Followers of this blog will be familiar with my longstanding position on fake democracy. I actively campaign for a real democracy but I’ve never registered to vote; ‘I don’t negotiate with terrorists’. ‘I refuse to legitimise a rigged game’. ‘Don’t vote it only encourages them’. ‘Whoever wins, we’ll still get corporate governance’,…(and other snidey one-liners).
I believe real democracy should be practised daily with our families, friends and the communities we share. If parliament conducted itself with the actual democratic rigour and discipline that most occupations, squats and protest camps do, it would be in a much better state than it currently is.
Each time the electioneering machine starts up, I stand on the sidelines terrified by the effect it has on everybody, voters and non-voters alike. It’s horrible. You can’t just turn it off, because it effects (infects) everybody. We’re all supposed to have black and white opinions on things which aren’t black and white and which otherwise wouldn’t interest us in the slightest…we’re supposed to pick a ‘leader’ and a ‘party’…(or snipe and heckle from the sidelines…)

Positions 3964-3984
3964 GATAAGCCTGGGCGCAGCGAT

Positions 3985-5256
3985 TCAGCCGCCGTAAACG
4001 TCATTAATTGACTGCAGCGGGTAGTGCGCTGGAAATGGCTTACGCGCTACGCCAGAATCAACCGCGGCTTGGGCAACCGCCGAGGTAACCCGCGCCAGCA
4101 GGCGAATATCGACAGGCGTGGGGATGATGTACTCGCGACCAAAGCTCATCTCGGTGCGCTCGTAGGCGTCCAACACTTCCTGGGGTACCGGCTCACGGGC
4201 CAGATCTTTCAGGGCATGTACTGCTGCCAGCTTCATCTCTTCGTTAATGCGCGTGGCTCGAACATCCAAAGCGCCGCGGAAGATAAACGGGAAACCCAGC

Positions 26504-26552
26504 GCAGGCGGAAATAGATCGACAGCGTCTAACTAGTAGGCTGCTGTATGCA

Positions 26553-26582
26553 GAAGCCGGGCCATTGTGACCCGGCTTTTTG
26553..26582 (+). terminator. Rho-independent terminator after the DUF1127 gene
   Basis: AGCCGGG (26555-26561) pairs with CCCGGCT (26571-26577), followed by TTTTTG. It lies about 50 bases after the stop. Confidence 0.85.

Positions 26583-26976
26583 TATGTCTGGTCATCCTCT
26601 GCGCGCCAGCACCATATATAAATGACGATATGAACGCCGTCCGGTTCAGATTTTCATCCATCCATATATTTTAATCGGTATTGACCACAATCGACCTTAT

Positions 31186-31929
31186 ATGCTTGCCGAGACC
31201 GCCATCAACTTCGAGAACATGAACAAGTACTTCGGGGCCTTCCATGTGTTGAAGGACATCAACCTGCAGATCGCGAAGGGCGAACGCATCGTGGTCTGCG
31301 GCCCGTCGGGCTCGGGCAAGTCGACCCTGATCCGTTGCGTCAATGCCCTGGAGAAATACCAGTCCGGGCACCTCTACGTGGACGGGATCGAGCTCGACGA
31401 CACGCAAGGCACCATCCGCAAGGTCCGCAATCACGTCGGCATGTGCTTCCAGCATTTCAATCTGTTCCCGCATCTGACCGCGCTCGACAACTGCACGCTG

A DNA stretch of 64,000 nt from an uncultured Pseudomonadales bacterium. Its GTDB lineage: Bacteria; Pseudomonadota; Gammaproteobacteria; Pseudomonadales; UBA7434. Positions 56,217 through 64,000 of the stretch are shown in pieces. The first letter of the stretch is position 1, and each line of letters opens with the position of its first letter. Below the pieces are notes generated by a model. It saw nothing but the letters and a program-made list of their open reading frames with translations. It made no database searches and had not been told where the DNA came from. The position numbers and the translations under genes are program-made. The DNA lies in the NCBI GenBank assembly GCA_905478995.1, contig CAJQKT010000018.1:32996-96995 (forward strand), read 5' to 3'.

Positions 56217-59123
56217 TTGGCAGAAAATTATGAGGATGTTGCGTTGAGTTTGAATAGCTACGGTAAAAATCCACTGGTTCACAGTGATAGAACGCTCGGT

I have expressed my cynicism about the state of electoral politics in this blog and elsewhere ad nauseum.
I’ve also discussed the paradox of the ‘diamonds in the rough’. Principled politicians who actually speak truth to power, offering us hope for a better world. Idealists, in an environment where we must hesitate before using the word ‘idealist’, or ‘idealism’. When did ‘idealism’ become an insult? Idealism should be a virtue but it is generally conflated with naivety….why?